Movable Type - Party in the U.S.A.
Is a Movable Type rebirth possible in the United States?
Last week I was invited by Six Apart to attend a Movable Type conference in Manhattan. If you're not familiar with the software, Movable Type is a blogging platform turned CMS which was once a major player in the US market. After a lengthy toe-to-toe battle with Wordpress, one which they lost, Movable Type slowly faded away.
This left MT users, including major media outlets like the Gawker network and Conde Nast, in a tough position. While the platform has its strengths, nobody wants to rely on unsupported software that is no longer being developed for their business. Even worse, the shutdown of the platform came soon after the release of MT5 which felt unfinished and buggy at launch. Aside from some minor security patches to MT5 the software has largely been sitting idle since January 2010. Plugin development ceased, support vendors fled, it was a swift abandonment.
On September 22, 2010 Six Apart merged with VideoEgg to form SAY Media. On January 21, 2011 SAY Media announced that they would be selling the Six Apart and Movable Type brands to the Japanese tech company, Infocom. While this was the start of something big in Japan, this marked the death of Movable Type as a viable blog or CMS option in the United States.
Six Apart, now headquartered in Tokyo after the sale to Infocom, began a massive push to market in the Japanese commercial sector. In fact, over 50,000 commercial sites are powered by MT in Japan at the time of this writing. This birthed an entirely new market of MT support vendors, developers, and web hosts based around Movable Type in Japan. As an example, one of the presenters at the conference, Genova, which specializes in dentist websites, created, manages, and hosts over 11,000 Movable Type sites.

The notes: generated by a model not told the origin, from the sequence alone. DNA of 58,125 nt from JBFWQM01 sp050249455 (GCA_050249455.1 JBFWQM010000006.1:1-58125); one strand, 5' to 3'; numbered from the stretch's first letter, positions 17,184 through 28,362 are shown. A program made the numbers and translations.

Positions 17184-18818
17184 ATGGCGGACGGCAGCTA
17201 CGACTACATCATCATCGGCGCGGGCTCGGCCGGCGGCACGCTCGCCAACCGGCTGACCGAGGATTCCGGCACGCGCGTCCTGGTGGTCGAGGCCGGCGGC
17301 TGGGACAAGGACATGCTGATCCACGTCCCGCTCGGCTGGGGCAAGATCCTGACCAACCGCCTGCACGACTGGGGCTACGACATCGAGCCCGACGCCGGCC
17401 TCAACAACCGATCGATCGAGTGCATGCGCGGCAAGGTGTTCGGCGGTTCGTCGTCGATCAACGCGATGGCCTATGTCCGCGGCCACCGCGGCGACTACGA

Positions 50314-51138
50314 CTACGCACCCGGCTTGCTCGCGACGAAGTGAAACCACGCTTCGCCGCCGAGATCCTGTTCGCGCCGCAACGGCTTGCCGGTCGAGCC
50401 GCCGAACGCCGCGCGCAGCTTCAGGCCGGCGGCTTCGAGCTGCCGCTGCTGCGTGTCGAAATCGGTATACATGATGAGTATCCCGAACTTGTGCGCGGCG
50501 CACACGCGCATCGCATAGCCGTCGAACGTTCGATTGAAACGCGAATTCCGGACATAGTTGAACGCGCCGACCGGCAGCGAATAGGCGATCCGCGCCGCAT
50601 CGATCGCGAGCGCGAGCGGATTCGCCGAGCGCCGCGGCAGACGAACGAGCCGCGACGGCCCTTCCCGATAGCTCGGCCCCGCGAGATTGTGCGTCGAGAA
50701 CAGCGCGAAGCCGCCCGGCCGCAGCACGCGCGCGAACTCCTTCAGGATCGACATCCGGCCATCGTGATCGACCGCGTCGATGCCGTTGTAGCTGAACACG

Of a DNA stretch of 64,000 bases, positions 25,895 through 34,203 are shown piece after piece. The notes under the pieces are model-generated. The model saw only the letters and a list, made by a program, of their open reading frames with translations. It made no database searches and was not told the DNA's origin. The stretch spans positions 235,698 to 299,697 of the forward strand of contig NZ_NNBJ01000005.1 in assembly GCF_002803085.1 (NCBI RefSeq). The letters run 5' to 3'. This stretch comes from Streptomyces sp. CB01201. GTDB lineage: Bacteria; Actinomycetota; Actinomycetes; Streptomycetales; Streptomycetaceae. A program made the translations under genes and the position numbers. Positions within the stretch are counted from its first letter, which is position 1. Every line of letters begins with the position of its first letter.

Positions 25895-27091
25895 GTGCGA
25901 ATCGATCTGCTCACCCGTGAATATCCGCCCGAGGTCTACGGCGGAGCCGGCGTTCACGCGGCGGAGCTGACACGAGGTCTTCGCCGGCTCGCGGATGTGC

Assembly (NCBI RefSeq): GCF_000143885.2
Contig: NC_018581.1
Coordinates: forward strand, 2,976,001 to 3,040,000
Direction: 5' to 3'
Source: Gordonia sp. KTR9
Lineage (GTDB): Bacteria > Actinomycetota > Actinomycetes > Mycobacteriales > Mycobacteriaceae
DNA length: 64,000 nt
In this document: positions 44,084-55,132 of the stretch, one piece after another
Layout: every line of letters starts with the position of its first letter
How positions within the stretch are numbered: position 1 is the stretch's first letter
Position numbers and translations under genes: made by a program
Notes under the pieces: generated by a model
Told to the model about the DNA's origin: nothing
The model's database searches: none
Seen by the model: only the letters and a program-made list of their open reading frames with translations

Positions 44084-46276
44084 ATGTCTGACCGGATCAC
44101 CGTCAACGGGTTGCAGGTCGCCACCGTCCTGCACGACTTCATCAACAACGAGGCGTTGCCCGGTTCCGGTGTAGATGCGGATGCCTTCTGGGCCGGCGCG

After a two year hiatus, Movable Type is ready to begin its attempt at a revival in the US following their success in Japan. On September 26th, 2012 they released MT5.2, the first notable update since MT5. They are also working on translating over 100 modern Japanese plugins into English for use in the United States. During the conference they unveiled and launched 40 of these new plugins to the US market in an effort to show that they're serious about making progress. In attendance was the CEO of Six Apart, Nobuhiro Seki, as well as a Six Apart team consisting of their corporate product officer, marketing manager, lead engineer, CTO, and US VP of sales. They were all happy to discuss their business plans and were eager to get feedback and suggestions pertaining to the US market and Movable Type.
Their primary strategy seems to cater to higher end enterprise clients rather than individuals and smaller businesses. Six Apart is also focusing on rebuilding a development and support network in the US by establishing a new tiered partner program. Premier Partners and Pro Network Members will be featured on the Movable Type website and will be funneled leads by Movable Type itself in addition to being offered commissions on MT Enterprise licences. By building an attractive partner program, MT hopes to rebuild the US support network and start getting development shops to put their clients into MT installations once again.
Too little, too late?
The big question is, will it work? Is the damage that has been done too great to overcome at this point? After all, the way that MT users were abandoned a couple of years ago has definitely jaded the previous user base. Enterprise clients paying a premium for a service expect a higher level of support and continuity. Establishing that relationship once again is going to take time, and it sounds like MT is aware of that. They were clear that they don't expect things to improve dramatically in the first 12 months, but they expressed willingness to stick with it as long as it takes.
For end users and development shops, the more viable, quality platforms available the better in my opinion. While MT has faltered recently, there is no doubt that it is a mature platform with innovative publishing capabilities. I've run a sizable media site on MT starting with version 3 and currently on version 5 over the past five years. It can truly do some impressive things, especially when it comes to scaling to higher traffic. It can also be supremely frustrating. Such is the CMS game however. I don't think many will rush back to MT to start, but if they can prove themselves to be reliable again, and they can show progress with development of the software, in time, they just might get themselves back into the conversation.
Related: Party In The U.S.A.